|Sir||New York 4 Decr. 1785|
I had the honor to write to you under date of the second of November, at which time the congress of the last year was at the point of seperation to make way for their successors—states sufficient to form a new Congress did not assemble until the 23d. ult. when they proceeded to the choice of a President, and Mr Hancock, although absent, was elected—whether he will accept the Appointment is uncertain—
Mr. Temple arrived here about ten days since, and having presented his commission, Congress on the 2d. instant passed an act recognizing him as Consul General—I inclose a Copy of the act which explains itself, and manifests what would be the Opinion of congress on the question in Case no commercial treaty should take place between G Britain and the U.S—Perhaps the delays of the british ministry may operate more advantageously to the U.S. than those acts which now might be esteemed the most liberal, and Kind—you very well remember, that Spain delayed Mr. Jay formerly, as England now delays you—the Event may be such in the latter Case, as it was in the former; and the U.S. hereafter may decline what they once solicited;—Time is more favorable to young, than to old nations—the States are more and more embracing the Opinion that they must rely upon themselves, rather than upon alliances or treaties with foreign nations—the navigation law of Massachusetts has been literally adopted by new Hampshire, Rhode Island has even gone beyond them—New York probably will follow their example, Pensylvania has now a Bill before their legislature, the heads whereof, as printed in the Gazettes I inclose you—Maryland will do something, which will strengthen the common cause, South Carolina had a short session of their Legislature this Autumn, adjourned to meet in January, having appointed a respectable committee to prepare a Bill for the regulation of Navigation & commerce—the Rotation of members established by the confederation, has returned many old delegates to their respective states; these Gentlemen, having a more comprehensive Knowledge of the Affairs of the Confederacy; impressed with the importance of a more close union between the States and a greater uniformity in their laws as they affect foreign powers, will not only exert themselves to produce these desirable objects, but probably will have considerable influence in bringing them forth—the Merchants through all the states are agreed, they urge the necessity of commercial Regulations—and the Sessions of the several Legislatures during the winter will be employed on this subject. the opening of the Budget by the British Minister will not be more important to that Nation than the acts which the States may probably pass during the winter, will be to the united States—
Much time and almost the whole attention of the majority of the Citizens of this country, have been diverted since the war, from public employments, and engaged in the recovery of their private Affairs, deranged and injured by the progress of the Revolution—the success of their application is almost incredible; Towns have been rebuilt more beautiful upon their former Ruins, and the waste fillos of the Husbandmen are again inclosed and covered with their Flocks and herds—these Citizens will again attend to the public concerns; and engage in every measure which can effectually secure their peace and happiness with the Zeal and firmness of freemen—all opinions of the future character of the United States, which are founded upon their measures or pursuits since the war, must for the reasons alluded to, be in a considerable degree erroneous—A few years hence will exhibit this confederacy in a condition far different from that which has past, or is present—the conduct of England discovers their sentiments to the citizens of America, and being Known, the latter will be guarded, & prepared for every event—Is it so certain as Englishmen suppose it, that the United States cannot do without them—is it clear that because they prohibit the introduction of our Oil into England and our Fish into their Islands, that therefore our Fisheries will languish—How is the fact? France is desirous of purchasing our oil, and it comes to a good Market in some other States. the cod Fishery is in a prosperous condition, Plymouth, in Massachusetts, has as many fishermen or more as some say, than ever. Marble head has upwards of 40 Sail, besides boats—Salem 30, Beverly 30, Cape Ann 20, and other Towns to the eastward in proportion to their wealth—A few months since these Towns had no Fishermen; and by the next Summer, it is the Opinion of Good Judges, they—will have a third more Vessels than they now possess; nor is it probable they will want a Market for all the Fish they can cure—Are not these circumstances in our favor? they certainly are—But I will not be sanguine—on the other hand I see no cause to dispair—the letters you wrote to Mr. Jay in August and September, were very satisfactory to Congress, contained much valuable information, and by their timely arrival I hope will produce good Effects in the Southern States.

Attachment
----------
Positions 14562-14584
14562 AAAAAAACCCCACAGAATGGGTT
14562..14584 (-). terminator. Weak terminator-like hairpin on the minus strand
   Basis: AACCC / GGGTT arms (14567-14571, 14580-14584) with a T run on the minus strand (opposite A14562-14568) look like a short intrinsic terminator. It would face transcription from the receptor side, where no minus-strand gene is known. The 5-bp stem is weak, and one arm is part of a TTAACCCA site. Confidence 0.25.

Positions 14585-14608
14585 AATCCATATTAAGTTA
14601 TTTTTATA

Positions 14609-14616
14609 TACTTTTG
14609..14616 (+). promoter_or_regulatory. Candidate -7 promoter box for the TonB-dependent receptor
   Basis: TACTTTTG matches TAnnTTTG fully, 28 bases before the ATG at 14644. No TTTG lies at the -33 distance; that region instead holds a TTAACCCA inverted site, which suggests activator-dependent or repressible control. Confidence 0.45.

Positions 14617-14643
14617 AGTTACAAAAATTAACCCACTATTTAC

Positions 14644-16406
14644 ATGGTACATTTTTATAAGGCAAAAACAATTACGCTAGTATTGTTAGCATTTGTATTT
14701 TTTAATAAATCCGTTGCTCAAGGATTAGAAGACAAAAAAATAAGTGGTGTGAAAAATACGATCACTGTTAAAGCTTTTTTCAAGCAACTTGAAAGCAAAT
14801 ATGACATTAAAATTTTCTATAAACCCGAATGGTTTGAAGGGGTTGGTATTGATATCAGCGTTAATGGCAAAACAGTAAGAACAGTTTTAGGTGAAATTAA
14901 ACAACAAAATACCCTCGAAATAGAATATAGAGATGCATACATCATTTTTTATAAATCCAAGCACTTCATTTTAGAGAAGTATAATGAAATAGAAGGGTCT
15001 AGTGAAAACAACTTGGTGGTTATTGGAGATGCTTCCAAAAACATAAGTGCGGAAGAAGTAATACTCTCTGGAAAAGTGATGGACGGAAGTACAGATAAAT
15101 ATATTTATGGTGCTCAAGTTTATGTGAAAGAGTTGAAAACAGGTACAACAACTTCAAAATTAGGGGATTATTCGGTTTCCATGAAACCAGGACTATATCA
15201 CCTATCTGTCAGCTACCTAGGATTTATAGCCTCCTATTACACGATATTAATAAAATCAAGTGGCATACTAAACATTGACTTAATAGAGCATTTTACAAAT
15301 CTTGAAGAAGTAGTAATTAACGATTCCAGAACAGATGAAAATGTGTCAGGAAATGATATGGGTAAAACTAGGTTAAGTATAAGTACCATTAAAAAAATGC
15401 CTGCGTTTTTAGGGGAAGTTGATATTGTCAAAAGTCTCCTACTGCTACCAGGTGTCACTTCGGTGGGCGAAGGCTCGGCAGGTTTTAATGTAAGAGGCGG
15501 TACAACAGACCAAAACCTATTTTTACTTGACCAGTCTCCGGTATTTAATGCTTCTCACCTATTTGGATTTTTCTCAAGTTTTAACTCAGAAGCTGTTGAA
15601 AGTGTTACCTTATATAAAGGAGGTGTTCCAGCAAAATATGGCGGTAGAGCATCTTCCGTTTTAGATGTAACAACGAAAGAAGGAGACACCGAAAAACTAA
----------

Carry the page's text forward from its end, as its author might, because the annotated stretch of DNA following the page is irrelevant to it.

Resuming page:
Mr. Gerry who has not yet left me for home, presents his most affectionate Regards to you, some private concerns detains him here for a short time, and I thereby enjoy his good society longer than I expected—
With the most perfect consideration / & respect I have the honor to be / sir, Your obt. Servt.